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Guest Andrew

Two hard disks problem

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Guest Andrew

Hi, I had two hard drives on my system, then I installed a Seagate 80gbs drive in place of an old CD-ROM drive, and used the "drive copy" program to make the Seagate my Master drive. which worked well.Now I would like to remove one of my old drives (the Philips), but it has programes on it so I can't copy its contents over to my third drive (WESTERN DIGITAL) and disconect it ,if I do I get a lot of Errors. I tried un-installing the programs but still get the errors, I know this is all due to the windows registry, but don,t know what to do.Summery :Need program to copy contents of one (old) hard drive to the other (newer) , including the registry. .And then to change the path so windows knows where to find the files that I copied.System isAthlon 1.4ghz 256mbs DDR RamGeForce 3 TI200 64Mbs19" Fujitsu Scaleo C994 monitor.SB LIVESeagate 80Gb 7200rpm PrimaryWestern Digital 10GB 7200rpm Second PrimeryPhilips 10GB 5200rpm and the one I want to get off my system. Slave DrivePlease Help. Andrew SimmonsThank You

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Guest georgi55

If you ARE NOT using Windows XP, search for Drive Image 5. This will make absolute copy of hardrive including everything.Georgi

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Guest

So Andrew: Let me restate to see if I understand you correctly1. You had TWO physical drives, C & D (drive one and drive two)2. You purchased an 80 GB drive to replace your old C: Drive.(drive three, which then became drive one) You correctly used drive copy to clone the old drive to the new. (georgi55, good advise, but drive copy is a component of DI5. He has already done what you suggest)3. You now would like to move some INSTALLED programs to the new 80GB C: drive, but moving them from D: to C: causes them to fail.4. You are looking for a solution that will make the programs on D: (old drive, drive two) work on the C: drive (new drive, drive one/three)If this is an accurate summation there are two ways to go. One is not so easy and not foolproof. The other is sure fire, and I GUARENTEE it will work.The first option is to take a program like Partition Magic and run its tool to move program/registry entries to new drive letters. Works sometimes, but can be confusing.The second option is to take that same program, Partition Magic, and repartition that 80GB drive into two or three part ions, creating a new D: drive in the process. There are compelling technical reasons for doing just that, FAT32 regardless. But since you did not ask, I will not tell you why you should partition a drive of that size, but I will tell you that if you do so, it will solve all your problems instantly.Write back if you want the gory details.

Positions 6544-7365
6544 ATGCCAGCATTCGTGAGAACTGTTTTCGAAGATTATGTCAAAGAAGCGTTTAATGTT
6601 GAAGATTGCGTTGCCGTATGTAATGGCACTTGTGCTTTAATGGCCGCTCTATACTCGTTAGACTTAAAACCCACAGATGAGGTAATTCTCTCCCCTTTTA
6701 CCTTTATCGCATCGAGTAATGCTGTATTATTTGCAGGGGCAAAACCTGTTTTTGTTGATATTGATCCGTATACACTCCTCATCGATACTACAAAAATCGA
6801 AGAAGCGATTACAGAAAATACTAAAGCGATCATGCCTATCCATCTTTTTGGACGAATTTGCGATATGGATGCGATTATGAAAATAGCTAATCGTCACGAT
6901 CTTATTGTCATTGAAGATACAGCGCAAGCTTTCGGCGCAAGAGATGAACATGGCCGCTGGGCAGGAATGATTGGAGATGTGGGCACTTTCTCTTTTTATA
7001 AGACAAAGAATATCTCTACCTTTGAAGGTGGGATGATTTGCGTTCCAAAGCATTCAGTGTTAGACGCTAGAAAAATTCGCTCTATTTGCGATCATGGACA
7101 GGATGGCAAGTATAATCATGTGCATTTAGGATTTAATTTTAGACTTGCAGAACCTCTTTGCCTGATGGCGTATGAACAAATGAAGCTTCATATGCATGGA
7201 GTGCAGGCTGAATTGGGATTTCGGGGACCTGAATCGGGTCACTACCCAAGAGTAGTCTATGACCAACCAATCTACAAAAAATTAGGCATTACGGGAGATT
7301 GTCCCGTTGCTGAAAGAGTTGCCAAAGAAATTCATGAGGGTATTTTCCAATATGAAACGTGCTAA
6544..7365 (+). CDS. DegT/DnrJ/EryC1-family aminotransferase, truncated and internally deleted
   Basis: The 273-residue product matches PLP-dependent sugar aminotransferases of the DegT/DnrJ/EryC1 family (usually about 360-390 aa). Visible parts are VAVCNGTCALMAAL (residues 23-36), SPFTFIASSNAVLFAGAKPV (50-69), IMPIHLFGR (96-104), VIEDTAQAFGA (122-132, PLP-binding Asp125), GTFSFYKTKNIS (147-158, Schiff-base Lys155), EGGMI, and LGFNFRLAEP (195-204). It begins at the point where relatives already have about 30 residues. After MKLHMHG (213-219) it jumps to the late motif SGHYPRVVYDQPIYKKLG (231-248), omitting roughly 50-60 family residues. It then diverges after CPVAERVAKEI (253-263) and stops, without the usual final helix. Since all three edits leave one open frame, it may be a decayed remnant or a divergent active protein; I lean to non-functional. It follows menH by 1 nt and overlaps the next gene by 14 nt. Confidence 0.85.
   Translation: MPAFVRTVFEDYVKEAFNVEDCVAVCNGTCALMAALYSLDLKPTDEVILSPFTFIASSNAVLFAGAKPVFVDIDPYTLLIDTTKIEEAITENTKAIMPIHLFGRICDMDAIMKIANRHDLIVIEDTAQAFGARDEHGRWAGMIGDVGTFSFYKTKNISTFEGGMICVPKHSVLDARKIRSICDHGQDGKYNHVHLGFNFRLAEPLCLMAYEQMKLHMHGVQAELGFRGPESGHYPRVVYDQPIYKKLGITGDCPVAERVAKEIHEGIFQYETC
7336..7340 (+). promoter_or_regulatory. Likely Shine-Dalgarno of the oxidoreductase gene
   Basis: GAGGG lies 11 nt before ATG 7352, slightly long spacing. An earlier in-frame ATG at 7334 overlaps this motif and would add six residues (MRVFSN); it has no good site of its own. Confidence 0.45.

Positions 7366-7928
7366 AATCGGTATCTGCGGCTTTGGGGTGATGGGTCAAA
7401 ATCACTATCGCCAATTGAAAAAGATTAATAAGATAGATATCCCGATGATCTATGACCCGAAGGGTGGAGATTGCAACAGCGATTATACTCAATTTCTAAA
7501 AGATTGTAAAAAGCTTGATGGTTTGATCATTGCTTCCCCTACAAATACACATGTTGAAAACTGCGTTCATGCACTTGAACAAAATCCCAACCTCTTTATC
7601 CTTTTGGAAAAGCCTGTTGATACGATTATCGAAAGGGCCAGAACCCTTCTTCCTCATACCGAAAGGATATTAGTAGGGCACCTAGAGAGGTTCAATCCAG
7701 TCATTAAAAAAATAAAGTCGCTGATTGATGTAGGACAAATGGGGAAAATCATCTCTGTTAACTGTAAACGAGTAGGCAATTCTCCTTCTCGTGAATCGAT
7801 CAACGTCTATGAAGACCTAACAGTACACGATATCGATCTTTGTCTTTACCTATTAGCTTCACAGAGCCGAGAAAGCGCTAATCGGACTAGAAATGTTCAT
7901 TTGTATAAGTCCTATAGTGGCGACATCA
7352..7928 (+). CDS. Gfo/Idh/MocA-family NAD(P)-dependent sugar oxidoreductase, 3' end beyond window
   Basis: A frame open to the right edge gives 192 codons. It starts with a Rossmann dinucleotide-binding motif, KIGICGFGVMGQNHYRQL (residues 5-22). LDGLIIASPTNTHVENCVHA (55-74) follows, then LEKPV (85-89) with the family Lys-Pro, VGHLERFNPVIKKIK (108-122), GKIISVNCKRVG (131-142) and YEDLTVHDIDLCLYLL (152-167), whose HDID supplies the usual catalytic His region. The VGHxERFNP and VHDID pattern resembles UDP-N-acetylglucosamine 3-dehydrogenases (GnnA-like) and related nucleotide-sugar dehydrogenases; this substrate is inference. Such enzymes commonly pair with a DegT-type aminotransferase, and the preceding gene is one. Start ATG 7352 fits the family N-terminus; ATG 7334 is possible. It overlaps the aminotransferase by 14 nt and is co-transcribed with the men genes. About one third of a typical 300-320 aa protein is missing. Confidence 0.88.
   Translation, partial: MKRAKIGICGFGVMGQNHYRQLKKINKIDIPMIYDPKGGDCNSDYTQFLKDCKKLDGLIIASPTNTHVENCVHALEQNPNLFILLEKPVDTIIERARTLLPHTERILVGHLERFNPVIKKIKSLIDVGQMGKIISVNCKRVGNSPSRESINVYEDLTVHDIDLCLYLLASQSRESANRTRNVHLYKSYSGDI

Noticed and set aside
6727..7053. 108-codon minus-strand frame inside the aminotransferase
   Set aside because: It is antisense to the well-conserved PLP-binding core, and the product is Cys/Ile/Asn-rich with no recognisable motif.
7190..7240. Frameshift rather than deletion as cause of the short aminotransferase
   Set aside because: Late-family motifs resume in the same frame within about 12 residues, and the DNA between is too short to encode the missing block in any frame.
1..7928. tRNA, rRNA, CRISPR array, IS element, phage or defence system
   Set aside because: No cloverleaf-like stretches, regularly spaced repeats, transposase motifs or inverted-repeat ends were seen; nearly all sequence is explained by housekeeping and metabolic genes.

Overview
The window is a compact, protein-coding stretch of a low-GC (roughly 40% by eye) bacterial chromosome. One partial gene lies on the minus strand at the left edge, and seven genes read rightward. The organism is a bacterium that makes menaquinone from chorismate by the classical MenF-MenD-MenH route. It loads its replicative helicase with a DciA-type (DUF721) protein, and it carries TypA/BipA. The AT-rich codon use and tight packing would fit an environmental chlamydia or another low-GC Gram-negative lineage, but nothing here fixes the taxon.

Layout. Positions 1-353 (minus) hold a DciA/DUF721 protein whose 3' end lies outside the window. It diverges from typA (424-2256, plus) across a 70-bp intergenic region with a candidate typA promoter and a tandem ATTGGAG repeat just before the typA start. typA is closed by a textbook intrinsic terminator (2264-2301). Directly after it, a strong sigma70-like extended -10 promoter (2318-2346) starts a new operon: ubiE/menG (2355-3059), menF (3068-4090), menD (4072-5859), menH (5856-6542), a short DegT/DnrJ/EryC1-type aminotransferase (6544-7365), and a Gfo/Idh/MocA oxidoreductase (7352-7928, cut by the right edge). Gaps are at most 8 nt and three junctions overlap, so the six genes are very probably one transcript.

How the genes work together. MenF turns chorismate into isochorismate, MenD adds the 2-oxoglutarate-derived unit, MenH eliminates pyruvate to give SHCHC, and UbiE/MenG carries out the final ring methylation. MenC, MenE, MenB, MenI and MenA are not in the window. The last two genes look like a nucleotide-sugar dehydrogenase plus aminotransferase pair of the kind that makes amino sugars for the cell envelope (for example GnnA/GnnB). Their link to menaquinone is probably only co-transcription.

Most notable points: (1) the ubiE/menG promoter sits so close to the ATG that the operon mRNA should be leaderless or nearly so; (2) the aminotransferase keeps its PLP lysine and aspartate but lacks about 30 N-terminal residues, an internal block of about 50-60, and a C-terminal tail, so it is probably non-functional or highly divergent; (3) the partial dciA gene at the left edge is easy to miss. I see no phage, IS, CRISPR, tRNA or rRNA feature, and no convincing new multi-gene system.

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Guest

guarantee that others have done this millions of times before you. This is a well traveled road my friend.(Edit: Rereading your original question, I see that you want to keep one of your older drives. See para below...a physical drive will always take precedence over a logical drive, hence the second drive will always be "D:" So...the information below is only beneficial to you if you are A: Using one drive or B: Using Windows 2000 or Windows XP. If you plan on using TWO physical hard drives, and are NOT using 2000 or XP, none of this is applicable to you, and you need to go with the "Drive Image, use the Move Program/Reset Registry & Path option") There is one caveat you must understand first. You do not mention your OS. If it is a Win9X product and you have two physical drives installed, the second physical will always be D: To make matters more interesting, if you have multiple partitions, the logical drives follow a "logical" order. How about three drives, each three partitions:Drive 0 C: F: G:Drive 1 D: H: I:Drive 2 E: J: K:I guess that is where the name (logical drive) originates. Seems to be an oxymoron to me! :) If you only have one physical drive installed, the partition order is more apparent, ie: C: D: E:. These rules only apply to Windows 9X systems. 32 bit OSes need not apply. But I digress.Two ways to fix this. If you have the original C: Drive, Drive Copy the new C: drive back to the old C: drive (Edit: If no change, this step not needed). Verify you got a good backup. (boot the old C: drive) Put new drive back in, take a WinME Recovery disk, boot, and FDISK your HD away. Now, create your drive to have a primary drive of xx megabytes, and a logical drive of the balance. Make sure you leave enough space in the logical drive to store all your "stuff" currently on the old D: drive. Once you have your drive partitioned and formatted, boot the pc in the original configuration that brought you here, ie: old c:, old d:, and new drive in CD-ROM bay. Now copy all your D: stuff to the new drive, second partition (see schema above). When done, boot your boot disk, drive copy C: Old to C: New, Switch drives, remove others and bingo, you

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